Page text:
Last week, we talked with our good friend Greg Cosell of NFL Films and ESPN's NFL Matchup about the 2012 draft class of quarterbacks, and we're back to discuss this draft's class of running backs and receivers. First, Greg and I talked about the changing role of running backs in today's NFL, and how it affects current drafts.
"It's gradual, but it's come to fruition that the game is more about multiple receiver sets," Greg opined. "So, teams don't line up automatically on first down now in what we call base offensive personnel with a so-called feature back. When teams did that, the back would carry the ball 20-plus times in a given game, and you needed a back who was capable of doing that. there are a lot of talented backs, but running the ball on a weekly basis 20-pplus times per game required a lot of attributes beyond just pure physical skill."
And speaking of physical skill, we started with Greg's assessment of the man he called the best player in this draft class, and the best running back prospect since Adrian Peterson -- Alabama's Trent Richardson.
"He's incredibly powerful, first of all. He's naturally powerful. He can run through contact, and he's very quick laterally. He can stick his foot in the ground and accelerate. I'm a firm believer that it's more important to be a great NFL back, to have lateral explosion as opposed to vertical explosion. In fact, I would argue that top-end speed -- which is the only thing that Richardson is theoretically lacking -- is way down the list of important attributes for a feature back."
We then moved to Doug Martin of Boise State, and the palette of skills that could have Martin playing that feature-back role in the right offense.
"The thing that struck me watching the Boise games was that Martin has the running mentality of a feature back. He's an aggressive, urgent, downhill runner. He's got natural toughness and physicality to him -- he moves the pile. He might be short, but he's not small, and there's a big difference there. He's another guy I thought had excellent short-area burst."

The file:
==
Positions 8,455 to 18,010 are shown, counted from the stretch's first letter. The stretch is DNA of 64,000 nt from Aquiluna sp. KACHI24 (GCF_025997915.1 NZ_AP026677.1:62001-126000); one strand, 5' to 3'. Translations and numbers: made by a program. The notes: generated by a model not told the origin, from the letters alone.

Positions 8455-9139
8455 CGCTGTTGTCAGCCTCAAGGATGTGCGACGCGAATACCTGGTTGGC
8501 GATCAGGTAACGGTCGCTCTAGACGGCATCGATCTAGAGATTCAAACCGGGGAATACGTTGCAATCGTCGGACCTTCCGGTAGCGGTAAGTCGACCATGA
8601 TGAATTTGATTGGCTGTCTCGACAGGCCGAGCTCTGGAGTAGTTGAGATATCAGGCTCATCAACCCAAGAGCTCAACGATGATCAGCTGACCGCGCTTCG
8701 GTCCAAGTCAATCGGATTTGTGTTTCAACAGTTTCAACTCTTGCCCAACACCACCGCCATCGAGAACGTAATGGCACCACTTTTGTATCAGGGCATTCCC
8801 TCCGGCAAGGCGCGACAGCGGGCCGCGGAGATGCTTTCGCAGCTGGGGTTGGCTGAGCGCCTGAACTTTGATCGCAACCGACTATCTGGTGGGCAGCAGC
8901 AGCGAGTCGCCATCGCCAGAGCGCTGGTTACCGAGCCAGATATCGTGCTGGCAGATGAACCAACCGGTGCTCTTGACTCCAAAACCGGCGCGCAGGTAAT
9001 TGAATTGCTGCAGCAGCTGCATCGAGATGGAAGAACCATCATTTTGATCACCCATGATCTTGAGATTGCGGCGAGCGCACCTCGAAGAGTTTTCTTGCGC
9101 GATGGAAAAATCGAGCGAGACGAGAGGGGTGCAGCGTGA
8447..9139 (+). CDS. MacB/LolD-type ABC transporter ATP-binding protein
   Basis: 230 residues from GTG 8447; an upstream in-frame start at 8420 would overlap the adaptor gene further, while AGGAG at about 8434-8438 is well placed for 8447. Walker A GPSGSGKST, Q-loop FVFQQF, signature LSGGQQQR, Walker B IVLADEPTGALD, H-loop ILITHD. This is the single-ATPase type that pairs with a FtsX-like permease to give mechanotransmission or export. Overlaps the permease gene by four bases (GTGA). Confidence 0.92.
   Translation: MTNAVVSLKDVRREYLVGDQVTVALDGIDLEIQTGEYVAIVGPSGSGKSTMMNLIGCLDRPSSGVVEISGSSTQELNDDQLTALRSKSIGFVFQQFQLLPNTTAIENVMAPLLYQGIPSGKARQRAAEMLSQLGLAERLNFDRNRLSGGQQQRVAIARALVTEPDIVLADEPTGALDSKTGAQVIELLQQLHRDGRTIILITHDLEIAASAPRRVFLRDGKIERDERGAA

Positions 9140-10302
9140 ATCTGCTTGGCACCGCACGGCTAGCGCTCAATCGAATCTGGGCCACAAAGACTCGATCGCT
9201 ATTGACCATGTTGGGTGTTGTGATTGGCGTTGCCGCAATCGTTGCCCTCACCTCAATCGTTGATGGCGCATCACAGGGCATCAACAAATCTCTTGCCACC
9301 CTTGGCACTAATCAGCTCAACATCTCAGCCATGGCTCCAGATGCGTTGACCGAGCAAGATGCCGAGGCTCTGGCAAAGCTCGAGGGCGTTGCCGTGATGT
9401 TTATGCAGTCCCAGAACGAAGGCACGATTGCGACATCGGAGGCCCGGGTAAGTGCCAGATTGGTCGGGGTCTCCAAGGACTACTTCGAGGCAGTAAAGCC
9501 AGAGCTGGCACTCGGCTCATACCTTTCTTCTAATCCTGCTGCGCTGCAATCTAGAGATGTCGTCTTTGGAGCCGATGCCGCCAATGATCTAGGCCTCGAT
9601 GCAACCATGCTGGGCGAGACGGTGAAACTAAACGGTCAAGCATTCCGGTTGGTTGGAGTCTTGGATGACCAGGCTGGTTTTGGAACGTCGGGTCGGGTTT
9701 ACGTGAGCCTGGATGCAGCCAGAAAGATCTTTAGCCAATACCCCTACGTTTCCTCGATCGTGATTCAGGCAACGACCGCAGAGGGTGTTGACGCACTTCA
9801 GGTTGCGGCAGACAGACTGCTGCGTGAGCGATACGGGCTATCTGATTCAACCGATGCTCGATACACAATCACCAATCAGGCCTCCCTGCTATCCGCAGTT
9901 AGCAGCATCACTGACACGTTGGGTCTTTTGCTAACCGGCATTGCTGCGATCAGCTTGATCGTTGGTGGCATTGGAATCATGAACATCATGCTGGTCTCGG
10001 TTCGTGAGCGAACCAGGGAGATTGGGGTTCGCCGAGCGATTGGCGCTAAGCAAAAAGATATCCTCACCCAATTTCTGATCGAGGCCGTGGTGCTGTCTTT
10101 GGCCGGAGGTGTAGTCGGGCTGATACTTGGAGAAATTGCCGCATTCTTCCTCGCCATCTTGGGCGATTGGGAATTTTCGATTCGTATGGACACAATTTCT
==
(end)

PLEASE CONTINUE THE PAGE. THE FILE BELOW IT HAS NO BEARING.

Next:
We also discussed Virginia Tech's David Wilson, Miami's Lamar Miller, Washington's Chris Polk, Cincinnati's Isaiah Pead, and Oregon's LaMichael James.
Greg on Blackmon:
"I like Justin Blackmon, and I'm trying to figure out who I could truly compare him to. He's not Andre Johnson or Calvin Johnson when they came out of college. I personally don't even think he's Larry Fitzgerald when he came out of college. So, he may go top-5, 6, 7, 8, and that's fine - that's just a function of this given draft. But I don't think he's that level of prospect. Now, he could go into this pass-heavy NFL and catch 90 balls as a rookie ... I like him, but I'm not blown away by him. I don't think he's an explosive mover; I think he's more measured and methodical. He's got very good size, and he makes difficult catches. But I wouldn't call him an explosive wide receiver who will tilt coverage in the NFL."
Greg on Floyd:
"Overall, believe it or not, I like Floyd better than Blackmon. Is he better? I'm not suggesting that Floyd should be the third pick in the draft; I'm just talking about the players. I think he's a naturally quicker athlete than Blackmon. He's got a little more quick-twitch to him. I wouldn't say that either guy is what you'd call vertically explosive -- but both of them, because of their size and their strides, will be deceptive vertical receivers."
The discussion of Baylor's Kendall Wright opened the box on a subject Greg recently wrote about on the NFL Films Blog -- the increased importance of the slot receiver in today's NFL. From there, we talked about LSU's Rueben Randle, Georgia Tech's Stephen Hill, and South Carolina's Alshon Jeffrey.
As always with everything involving Greg Cosell, this podcast is a must-listen for those fans of advanced tape analysis. Subscribe to the Shutdown Corner iTunes link (in iTunes, go to "Advanced/Subscribe to Podcast," and paste this link in: http://ysportspods.podbean.com/category/shutdown/feed/). You can also use the link below to either left-click and listen, or right-click to save to your computer.